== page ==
To make things simpler think of a single sine wave. A low frequency sine wave will consist of hundreds of samples so even if you connected them with straight lines it wouldn't look too bad. This is the mistake that everyone who doesn't understand digital audio makes.

The samples are not connected by straight lines or in a staircase like fashion, but there has to be a continuous sine wave with some frequency X that has to match the sample values.

As you increase frequency, connecting samples with straight lines will break down even visually. But you can still fit only one sine wave in there since we have to have more than 2 samples per cycle.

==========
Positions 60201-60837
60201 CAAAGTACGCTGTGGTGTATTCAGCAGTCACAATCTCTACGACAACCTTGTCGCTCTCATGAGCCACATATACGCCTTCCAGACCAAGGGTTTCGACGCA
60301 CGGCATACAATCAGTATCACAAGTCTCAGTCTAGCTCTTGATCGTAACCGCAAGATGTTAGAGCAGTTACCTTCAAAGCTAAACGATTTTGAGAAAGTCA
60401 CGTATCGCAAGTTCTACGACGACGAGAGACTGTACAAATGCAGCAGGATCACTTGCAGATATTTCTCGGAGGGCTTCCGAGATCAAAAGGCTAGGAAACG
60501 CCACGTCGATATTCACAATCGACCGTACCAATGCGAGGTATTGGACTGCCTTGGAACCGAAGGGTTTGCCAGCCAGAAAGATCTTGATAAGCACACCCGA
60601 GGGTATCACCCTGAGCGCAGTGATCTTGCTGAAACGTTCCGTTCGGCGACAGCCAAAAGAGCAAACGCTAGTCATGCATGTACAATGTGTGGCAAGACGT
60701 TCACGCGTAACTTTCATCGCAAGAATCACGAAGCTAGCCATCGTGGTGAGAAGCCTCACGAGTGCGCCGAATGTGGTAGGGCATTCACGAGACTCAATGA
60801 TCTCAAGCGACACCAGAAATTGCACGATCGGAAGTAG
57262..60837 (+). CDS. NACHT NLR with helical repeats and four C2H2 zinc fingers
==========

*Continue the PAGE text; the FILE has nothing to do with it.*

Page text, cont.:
Exactly two samples doesn't work because think what would happen if the sample value was taken exactly at the zero-crossing of the sine wave - all sample values would be zero which is silence and not a tone.

If you have less than 2 samples per cycle you end up with aliasing. That is frequencies above half the sampling rate will be "mirrored back" to below the sampling rate.

That is why the low-pass filtering is absolutely necessary. In the image above a low pass filter would attenuate the blue sine wave because its frequency is greater than the sampling rate.

Edited by xnor - 6/10/13 at 2:39am